• http://theskippyreview.wordpress.com Skippy

            I need to add here — human beings go off to fight wars. We don’t just set up some machine against someone else’s machine and see who wins.

            Please, please, please tell me you had that Star Trek episode “A Taste Of Armageddon” in mind when you wrote that. If you did, I will <3 you forever.

            Oh, and thank you for fighting the good fight against this latest moronic imbecile.

            • Kodie

              Sorry Skippy, I have seen maybe 1.5 episodes of Star Trek ever and I think they were new generation with the levar burton and the banana clip on his eyes, and not since the 90s, very early 90s when I was in college and had a boyfriend who sort of made me watch it.

              Also, you’re welcome. I am catching up on his posts. I really dislike extreme people who argue everything’s an emergency, what to do about it, and especially how he’s angling that censorship is ok. Freedom of speech isn’t what some blogger doesn’t like in his comment page, it’s all about what about the government that’s not sitting right, including pointless wars, especially because lives are at stake, apparently people whose job it is NOT to care what they are fighting for. They are pawns, it really is our job to care on their behalf if they are fighting a just cause or not — life, for crying out loud, do you want to die? No. Do you think it’s ok for others to die for something you would not choose to die for yourself? Is this your freedom? What do you do to thank people who fight for your freedom — let them die or pay attention to what the cause they are dying for is, decide if it is just or not. What is patriotism, lockstep agreement with Congress or using the freedom being fought for to speak in lieu of others who are voiceless. Man, this prick really annoys me. Sorry I didn’t watch enough Star Trek to be loved forever, though. I’m like, the only non-nerd on the whole internet and also a female.

            • Siberia

              Actually, while I do love sci-fi and science and I am quite nerdy (and female), I never did watch Star Trek, either, nor ever seen what the fuss is all about. So, you’re not alone, Kodie :)

            • Elemenope

              Star Trek (the original show) is mostly now too painful to watch, being as hammy and melodramatic as humanly possible. It is of interest historically along with the Twilight Zone and the Outer Limits (both of whom were superior quality-wise) for the establishment of sci-fi as a viable genre on TV.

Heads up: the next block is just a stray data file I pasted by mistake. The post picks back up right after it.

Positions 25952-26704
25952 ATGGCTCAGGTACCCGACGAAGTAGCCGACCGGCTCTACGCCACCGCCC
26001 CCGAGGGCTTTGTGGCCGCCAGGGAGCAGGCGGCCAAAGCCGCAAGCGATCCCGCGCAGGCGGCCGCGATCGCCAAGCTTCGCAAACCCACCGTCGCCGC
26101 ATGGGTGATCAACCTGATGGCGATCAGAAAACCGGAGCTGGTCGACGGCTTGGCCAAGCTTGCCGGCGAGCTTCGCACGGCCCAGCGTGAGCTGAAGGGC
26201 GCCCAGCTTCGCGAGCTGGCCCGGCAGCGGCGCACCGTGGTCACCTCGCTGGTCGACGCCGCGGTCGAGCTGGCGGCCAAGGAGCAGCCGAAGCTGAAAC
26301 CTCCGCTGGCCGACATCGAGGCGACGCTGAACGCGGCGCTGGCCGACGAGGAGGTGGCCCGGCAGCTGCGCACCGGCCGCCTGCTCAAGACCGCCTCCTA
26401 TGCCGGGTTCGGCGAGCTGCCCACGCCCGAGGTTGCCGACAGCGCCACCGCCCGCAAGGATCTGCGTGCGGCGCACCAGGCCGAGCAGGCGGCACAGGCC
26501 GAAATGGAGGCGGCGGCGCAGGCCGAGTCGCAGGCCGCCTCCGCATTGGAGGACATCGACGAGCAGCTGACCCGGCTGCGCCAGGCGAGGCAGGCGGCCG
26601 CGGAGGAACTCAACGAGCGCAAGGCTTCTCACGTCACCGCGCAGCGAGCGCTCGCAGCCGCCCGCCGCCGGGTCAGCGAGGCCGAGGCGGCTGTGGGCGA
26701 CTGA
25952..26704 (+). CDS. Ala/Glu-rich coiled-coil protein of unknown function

If one were to get into Trek now, I’d recommend starting with Deep Space Nine. It’s still watchable, much more in line with modern sci-fi conventions, and all around the best of the series (IMO).

            • Daniel Florien

              Yep DS9 is my favorite too. Still can be cheesy, but not as cheesy as the others. Though some TNG episodes are pretty good… “the inner light” comes to mind.

            • Siberia

              I loved the Outer Limits. As well as, of course, Stargate.

            • Elemenope

              For Next Gen:

              The Q episodes (which conveniently cover the series pilot & finale, as well as the introduction of the Borg, and some of the more important character notes for Picard, Data, and Riker) are uniformly good-to-excellent.

              The incomparable Best of Both Worlds.

              Though most of season one was execrable, the mini arc about the nefarious conspiracy within starfleet was good.

            • Ty

              The Outer Limits is the best.

            • Ty

              One of my best friends wrote, “Measure of a Man,” generally considered to be one of the best TNG episodes.

              Her stories about working on the show are better, though.

            • Elemenope

              I did like that episode a lot, (and I am a sucker for legal drama/legal philosophy) though I thought the Judge’s “conclusion” was something of an asspull.

            • Ty

              She’s a lawyer, so that’s why she did a courtroom drama as her first script. In an example of something that never ever actually happens, that script was her spec script to get a job interview. They hired her, bought the script, and filmed it let than a month later. That’s like going to a job interview for short order cook and walking out the door the CEO of the company.